Vice President Joe Biden on Friday forcefully criticized foreign countries that allow piracy of movies, music, and other technological products, and called for a "global economic order" that strongly guards against the theft of intellectual property.
Biden offered new trade pacts as one way to curtail piracy in other countries, an activity that has exploded in recent years in places like China and Indonesia.
"Today the face of piracy in your industry is changing," Biden said during keynote remarks at the Creativity Conference in Washington. "Now the face of piracy is a computer screen in a far-off country sending a video around the world at the click of a mouse to rob you, steal you, of what is yours."
He added that stealing intellectual property was akin to stealing physical items, such as cars.
"What the hell? What the heck's the difference?" he said with a shrug.
Biden, who was a fierce defender of intellectual-property rights during his long tenure in the Senate, said that online piracy not only stunts U.S. growth but squanders other nation's economic potential as well.
Joe Biden on Piracy
"What's at stake here is a lot more than just the values of ideas," Biden said. "It literally is the character of the countries involved in this theft. How can a nation call itself a law-abiding nation when they are stealing the most valuable intellectual ideas of our country?"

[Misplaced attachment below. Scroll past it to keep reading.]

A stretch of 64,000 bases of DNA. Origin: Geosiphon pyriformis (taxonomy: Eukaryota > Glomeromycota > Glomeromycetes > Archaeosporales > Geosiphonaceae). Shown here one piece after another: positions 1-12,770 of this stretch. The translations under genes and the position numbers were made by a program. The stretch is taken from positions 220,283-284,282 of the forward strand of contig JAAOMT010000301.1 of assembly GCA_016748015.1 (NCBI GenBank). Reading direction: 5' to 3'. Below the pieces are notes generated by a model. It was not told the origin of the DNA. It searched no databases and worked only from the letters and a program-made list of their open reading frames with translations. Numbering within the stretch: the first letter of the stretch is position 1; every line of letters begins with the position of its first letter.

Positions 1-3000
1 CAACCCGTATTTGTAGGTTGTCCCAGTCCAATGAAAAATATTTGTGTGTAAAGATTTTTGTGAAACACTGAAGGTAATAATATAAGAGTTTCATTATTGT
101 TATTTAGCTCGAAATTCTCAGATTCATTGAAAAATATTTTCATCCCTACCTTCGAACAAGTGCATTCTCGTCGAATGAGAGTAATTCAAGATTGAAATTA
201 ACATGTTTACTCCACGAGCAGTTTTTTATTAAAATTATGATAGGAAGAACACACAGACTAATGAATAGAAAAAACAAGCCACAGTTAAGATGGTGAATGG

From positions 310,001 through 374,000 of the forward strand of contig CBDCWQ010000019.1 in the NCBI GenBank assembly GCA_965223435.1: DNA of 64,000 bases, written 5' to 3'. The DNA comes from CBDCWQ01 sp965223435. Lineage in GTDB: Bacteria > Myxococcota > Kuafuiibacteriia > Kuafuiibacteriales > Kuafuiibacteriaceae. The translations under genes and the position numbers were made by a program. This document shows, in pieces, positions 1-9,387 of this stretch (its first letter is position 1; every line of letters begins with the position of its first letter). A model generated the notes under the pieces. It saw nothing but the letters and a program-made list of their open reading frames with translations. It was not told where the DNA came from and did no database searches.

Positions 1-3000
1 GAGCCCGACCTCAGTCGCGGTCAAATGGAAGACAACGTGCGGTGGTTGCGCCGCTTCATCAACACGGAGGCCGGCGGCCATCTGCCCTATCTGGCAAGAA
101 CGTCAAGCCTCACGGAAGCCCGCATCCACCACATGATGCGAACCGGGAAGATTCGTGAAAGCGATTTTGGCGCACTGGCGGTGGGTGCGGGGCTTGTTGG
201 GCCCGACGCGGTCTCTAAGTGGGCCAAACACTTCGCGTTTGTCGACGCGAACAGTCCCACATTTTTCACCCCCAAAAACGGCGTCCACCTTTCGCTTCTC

The Obama administration has been working on copyright agreements through the Trans Pacific Partnership, which some left-leaning and open Internet groups oppose. Protests over transparency and other issues have stalled negotiations, and some lawmakers have indicated they may be unwilling to give the president "fast-track authority" on trade agreements, which would set guidelines for negotiations in exchange for only up-and-down votes from Congress.
Also speaking Friday at the Creativity Conference was House Judiciary Committee Chairman Bob Goodlatte, who said consumers who engage in online piracy by downloading songs and shows for free will ultimately harm the industries producing that content because they "can't compete with free."
"If they want to see the next great motion picture that costs two or three hundred million dollars to make, they've got to pay for it," Goodlatte told ABC's Jon Karl. "If you don't reward the creators, you're not going to get the creativity."
Goodlatte cochairs the Congressional International Anti-Piracy Caucus, and said he was thinking about changing its name because the word "piracy" lends "some romanticism to it."
The Virginia Republican, who once strongly backed the controversial Stop Online Piracy Act before its grassroots-led demise, has tasked his committee with a year-long review of the nation's copyright laws.